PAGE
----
Close Lobsters - Firestation Towers 1986-1989

by Jeff Penczak Rating:9 Release Date:2015-09-18

Paisley, Scotland’s Clobbers were one of Fire’s earliest signings (along with Pulp, Blue Aeroplanes, and Spacemen 3) and were featured on NME’s legendary C-86 compilation (by the B-side that gives this comprehensive retrospective its title). This 3-CD/LP set collects virtually their entire Fire output (only the 1988 B-side ‘Violently Pretty Face’ is conspicuous in its absence), which is everything the band released during their initial incarnation up to their final single (released on Caff in late ’89). American college radio soon caught on after Enigma released their debut album (Foxheads Stalk This Land) domestically, leading to much praise in the music press over there (Rolling Stone were particularly enthusiastic).  Successful tours of North America, the UK, and Germany were followed by a second album, 1989’s Headache Rhetoric and the band seemed set to take off with Britpop around the corner. But inexplicably, the band dissolved on the cusp of potential superstardom, although they did reform over 20 years later to play several Popfests in Madrid, Berlin, New York, and Copenhagen. A new EP (not included) was released last year with teasers that new material was imminent, although nothing but silence has been heard since.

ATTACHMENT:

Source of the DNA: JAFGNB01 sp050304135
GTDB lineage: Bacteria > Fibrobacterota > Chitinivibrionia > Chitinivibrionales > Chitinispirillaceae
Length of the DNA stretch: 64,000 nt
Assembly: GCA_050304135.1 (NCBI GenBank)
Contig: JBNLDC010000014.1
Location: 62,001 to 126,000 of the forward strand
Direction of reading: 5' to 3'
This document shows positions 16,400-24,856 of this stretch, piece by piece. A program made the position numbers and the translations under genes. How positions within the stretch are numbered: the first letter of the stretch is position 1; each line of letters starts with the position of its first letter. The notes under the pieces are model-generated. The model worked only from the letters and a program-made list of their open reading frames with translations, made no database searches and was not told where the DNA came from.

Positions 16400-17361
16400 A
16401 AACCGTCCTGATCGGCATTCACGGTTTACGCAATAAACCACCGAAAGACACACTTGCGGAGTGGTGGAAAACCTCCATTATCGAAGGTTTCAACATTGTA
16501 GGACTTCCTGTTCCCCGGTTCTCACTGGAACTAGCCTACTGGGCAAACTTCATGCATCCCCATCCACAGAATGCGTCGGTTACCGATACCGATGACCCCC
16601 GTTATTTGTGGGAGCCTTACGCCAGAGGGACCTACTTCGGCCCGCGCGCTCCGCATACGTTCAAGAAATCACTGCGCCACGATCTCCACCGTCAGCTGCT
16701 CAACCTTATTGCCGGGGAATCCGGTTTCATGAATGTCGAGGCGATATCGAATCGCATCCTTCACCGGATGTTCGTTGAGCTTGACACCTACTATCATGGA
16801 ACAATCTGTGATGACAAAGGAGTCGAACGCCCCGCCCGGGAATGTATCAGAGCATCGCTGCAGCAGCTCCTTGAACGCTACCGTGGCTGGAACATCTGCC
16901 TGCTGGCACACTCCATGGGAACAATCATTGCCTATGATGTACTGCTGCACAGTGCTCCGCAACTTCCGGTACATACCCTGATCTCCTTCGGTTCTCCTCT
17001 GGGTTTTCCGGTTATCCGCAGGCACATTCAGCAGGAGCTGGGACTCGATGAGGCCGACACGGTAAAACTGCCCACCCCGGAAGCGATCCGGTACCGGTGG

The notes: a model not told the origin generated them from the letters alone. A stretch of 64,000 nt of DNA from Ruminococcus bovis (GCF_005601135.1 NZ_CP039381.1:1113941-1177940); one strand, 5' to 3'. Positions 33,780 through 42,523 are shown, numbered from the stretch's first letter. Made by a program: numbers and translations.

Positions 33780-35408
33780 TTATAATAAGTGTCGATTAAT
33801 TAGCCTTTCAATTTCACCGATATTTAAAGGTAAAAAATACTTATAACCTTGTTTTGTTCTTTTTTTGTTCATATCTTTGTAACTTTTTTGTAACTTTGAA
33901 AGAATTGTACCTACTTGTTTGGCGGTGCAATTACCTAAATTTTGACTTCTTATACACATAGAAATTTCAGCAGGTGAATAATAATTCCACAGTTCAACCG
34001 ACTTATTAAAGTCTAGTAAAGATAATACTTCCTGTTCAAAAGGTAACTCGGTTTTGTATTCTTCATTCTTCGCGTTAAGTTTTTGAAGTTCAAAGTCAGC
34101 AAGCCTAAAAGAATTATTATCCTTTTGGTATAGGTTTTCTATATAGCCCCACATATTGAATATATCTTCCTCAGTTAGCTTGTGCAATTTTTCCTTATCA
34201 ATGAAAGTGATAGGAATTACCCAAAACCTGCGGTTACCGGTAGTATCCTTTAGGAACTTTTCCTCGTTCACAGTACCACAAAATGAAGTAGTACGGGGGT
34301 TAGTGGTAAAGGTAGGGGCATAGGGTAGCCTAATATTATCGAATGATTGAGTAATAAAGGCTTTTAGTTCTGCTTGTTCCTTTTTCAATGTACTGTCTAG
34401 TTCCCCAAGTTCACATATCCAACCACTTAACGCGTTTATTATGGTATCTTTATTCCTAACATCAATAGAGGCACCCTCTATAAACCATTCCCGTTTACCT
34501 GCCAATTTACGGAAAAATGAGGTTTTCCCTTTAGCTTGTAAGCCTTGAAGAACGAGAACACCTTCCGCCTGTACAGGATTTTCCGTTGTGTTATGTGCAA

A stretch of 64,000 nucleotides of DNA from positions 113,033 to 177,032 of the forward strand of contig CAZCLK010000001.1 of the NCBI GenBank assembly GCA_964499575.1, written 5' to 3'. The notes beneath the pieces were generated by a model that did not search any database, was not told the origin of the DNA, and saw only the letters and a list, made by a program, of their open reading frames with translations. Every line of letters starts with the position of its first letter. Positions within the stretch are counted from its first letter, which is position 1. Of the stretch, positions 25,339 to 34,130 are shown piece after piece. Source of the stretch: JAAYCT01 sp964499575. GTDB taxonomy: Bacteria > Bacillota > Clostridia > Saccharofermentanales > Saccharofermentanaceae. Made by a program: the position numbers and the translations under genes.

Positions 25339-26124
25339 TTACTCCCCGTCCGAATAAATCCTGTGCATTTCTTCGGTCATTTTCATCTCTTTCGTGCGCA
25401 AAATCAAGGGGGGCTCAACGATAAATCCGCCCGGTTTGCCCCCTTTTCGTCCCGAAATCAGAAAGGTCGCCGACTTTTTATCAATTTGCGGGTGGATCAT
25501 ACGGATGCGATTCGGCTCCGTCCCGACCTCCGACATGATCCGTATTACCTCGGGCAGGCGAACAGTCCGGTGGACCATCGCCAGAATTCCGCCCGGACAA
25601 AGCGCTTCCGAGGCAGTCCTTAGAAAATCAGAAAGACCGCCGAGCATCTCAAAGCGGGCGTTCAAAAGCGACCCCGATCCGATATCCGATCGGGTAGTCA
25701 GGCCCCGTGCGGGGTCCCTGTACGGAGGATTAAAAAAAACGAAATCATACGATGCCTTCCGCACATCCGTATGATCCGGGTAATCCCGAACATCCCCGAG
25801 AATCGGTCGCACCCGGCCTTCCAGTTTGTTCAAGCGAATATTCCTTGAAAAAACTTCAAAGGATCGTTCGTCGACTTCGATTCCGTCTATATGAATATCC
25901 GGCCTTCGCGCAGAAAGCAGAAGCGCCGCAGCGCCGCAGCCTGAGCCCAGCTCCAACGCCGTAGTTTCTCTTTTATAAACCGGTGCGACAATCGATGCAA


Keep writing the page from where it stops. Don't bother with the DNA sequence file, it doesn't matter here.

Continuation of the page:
So we have these three albums (or CDs) to relive their heyday: their two proper albums and a third album collecting all their singles, Forever Until Victory, which Fire initially released in 2009. ‘Just Too Bloody Stupid’ kicks off the debut with a rousing surf riff and snappy backbeat eventually morphing into a jingle-jangle ramble with a bitchin’ bass solo – the virtual kitchen sink tossed onto a singalong pop tune that announced a talented bunch of Paisley poppers were ready to take on all comers. ‘Sewer Pipe Dream’ is even better, its driving guitar strum obviously appealing to David Gedge, who was forming his Wedding Present at the same time and who would later cover the Clobbers’ 1987 single ‘Let’s Make Some Plans’. ‘I Kiss The Flower In Bloom’ and album (and possibly career) highlight ‘A Prophecy’ were melancholic pop lullabies that solidified their popularity on American radio, with chiming guitars, smooth harmonies, and evocative lyrics sticking around long after the album finished.